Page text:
Realism An Age of Transition1855-1870
History: Influences on Literature. • Slavery divides the nation.“A house divided against itself cannot stand”--Abraham Lincoln. • When the war ended in 1865, 618,000 men died —nearly equal to the combined death toll of all other wars that the U.S. has fought. • Lincoln is assassinated, 1865.
Literature: Rise of Realism • Americans in the postwar period embraced freedom and unity. The emphasis was on the united interests of all. • They lost their taste for romanticism after being confronted with harsh realities of war. They became a somber nation. • Writing became more honest, unsentimental, and sarcastic. • No longer were writers interested in glorifying nature, or exploring the emotions of the individual; instead they explored the reality of the world. These are tales of war and slavery. • As writing moved from romanticism to realism, a new breed of authors emerged--writers included soldiers, former slaves, groundbreaking poets, famous public figures, and everyday people.
Romantics unique/unusual non-conventional focus on individual life as it could be appreciation of nature hopeful emotional Realists ordinary/average typical focus on society life as it is nature as hostile skeptical acceptance of fate Differences in Romanticism and Realism
Realism Writing • Slave narratives revealed the true nature of slavery and made readers care. • Diaries and letters gave personal responses to historical events. • Public documents influenced a large audience. • Fiction moved toward realistic events. • "… In most of us colored folks was the great desire to [be] able to read and write. We took advantage of every opportunity to educate ourselves. The greater part of the plantation owners were very harsh if we were caught trying to learn or write. It was the law that if a white man was caught trying to educate a negro slave, he was liable to prosecution entailing a fine of 50 dollars and a jail sentence. We were never allowed to go to town and it was not until after I ran away that I knew that they sold other things to slaves beside tobacco, and whiskey. Our ignorance was the greatest hold the South had on us. We knew we could run away, but what then? An offender guilty of this crime was subjected to very harsh punishment. …"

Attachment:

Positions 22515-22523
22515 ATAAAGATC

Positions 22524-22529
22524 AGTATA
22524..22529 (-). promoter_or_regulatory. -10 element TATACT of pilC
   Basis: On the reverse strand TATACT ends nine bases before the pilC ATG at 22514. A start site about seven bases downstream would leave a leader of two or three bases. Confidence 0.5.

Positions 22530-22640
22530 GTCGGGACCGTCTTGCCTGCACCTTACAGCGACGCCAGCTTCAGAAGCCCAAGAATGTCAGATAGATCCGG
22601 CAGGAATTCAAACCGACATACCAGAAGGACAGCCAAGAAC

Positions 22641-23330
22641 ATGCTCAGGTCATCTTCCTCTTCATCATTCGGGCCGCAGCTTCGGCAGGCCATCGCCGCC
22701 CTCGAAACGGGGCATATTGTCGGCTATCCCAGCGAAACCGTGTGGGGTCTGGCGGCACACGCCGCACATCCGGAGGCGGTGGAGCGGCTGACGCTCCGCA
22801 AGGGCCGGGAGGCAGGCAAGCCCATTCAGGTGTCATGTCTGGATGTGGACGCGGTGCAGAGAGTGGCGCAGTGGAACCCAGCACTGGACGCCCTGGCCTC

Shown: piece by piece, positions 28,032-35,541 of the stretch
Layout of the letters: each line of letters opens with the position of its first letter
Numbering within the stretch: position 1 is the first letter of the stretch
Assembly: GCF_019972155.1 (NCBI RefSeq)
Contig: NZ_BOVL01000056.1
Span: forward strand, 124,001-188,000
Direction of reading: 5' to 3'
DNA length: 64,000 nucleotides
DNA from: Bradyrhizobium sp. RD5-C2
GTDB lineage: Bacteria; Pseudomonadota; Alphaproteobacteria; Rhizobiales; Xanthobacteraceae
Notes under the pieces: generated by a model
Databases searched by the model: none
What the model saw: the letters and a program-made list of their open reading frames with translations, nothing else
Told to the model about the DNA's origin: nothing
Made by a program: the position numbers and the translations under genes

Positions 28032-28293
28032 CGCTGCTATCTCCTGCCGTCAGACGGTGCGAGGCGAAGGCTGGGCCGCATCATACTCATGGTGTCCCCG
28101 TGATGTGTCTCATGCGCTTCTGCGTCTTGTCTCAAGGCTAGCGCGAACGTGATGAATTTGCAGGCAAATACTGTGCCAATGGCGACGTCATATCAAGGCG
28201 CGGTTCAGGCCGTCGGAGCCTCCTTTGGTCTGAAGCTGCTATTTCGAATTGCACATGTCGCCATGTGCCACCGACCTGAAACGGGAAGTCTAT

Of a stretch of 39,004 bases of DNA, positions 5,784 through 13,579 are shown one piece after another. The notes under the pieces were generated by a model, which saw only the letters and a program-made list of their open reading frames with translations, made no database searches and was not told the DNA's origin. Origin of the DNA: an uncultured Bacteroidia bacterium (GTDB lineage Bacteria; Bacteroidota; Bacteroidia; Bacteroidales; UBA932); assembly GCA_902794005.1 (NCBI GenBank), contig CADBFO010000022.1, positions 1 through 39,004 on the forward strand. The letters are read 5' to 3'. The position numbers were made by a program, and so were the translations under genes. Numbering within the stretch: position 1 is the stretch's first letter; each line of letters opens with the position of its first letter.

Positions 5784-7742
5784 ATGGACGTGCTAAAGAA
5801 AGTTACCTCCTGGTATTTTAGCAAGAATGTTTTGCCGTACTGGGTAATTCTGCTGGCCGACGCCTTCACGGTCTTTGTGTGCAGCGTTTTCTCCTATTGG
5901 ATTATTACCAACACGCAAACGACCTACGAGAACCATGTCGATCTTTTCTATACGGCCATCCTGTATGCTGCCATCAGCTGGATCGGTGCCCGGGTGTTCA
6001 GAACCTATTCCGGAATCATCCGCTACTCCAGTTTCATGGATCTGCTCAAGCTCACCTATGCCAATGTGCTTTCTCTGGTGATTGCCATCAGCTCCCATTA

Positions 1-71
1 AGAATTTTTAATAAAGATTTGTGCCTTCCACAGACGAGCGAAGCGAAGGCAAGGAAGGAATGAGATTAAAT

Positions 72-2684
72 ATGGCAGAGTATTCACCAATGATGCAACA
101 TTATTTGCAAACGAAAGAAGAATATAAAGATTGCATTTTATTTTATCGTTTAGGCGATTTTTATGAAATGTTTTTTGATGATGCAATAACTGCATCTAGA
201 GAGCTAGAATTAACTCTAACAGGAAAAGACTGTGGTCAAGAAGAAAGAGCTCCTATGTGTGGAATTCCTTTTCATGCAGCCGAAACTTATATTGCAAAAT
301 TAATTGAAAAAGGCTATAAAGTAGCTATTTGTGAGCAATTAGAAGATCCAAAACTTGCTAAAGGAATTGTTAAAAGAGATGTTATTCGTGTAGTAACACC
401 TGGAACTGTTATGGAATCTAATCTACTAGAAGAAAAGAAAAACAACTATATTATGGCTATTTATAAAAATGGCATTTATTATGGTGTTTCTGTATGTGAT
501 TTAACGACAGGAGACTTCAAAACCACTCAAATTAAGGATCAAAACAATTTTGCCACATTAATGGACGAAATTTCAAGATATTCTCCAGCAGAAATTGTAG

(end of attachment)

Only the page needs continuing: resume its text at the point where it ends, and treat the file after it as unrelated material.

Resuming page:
Characteristics of Realist Fiction • Focus on complex characters • inner thoughts • personal concerns • mundane events of life • Portray ordinary settings • society and culture • Depict true-to-life dialogue • captures dialects and idioms of conversations • Detached narration • sounds unbiased and distant, recording facts of story • allows the reader to draw his or her own conclusions “A man stood upon a railroad bridge in northern Alabama, looking down into the swift water twenty feet below. The man’s hands were behind his back, the wrists bound with a cord. A rope closely encircled his neck.”---Ambrose Bierce, An Occurrence at Owl Creek Bridge.
Realism Defined—Writing that offers an accurate and detailed portrayal of actual life.
Authors for this Unit Stephen Crane Ambrose Bierce Harriet Jacobs Abraham Lincoln Frederick Douglass Walt Whitman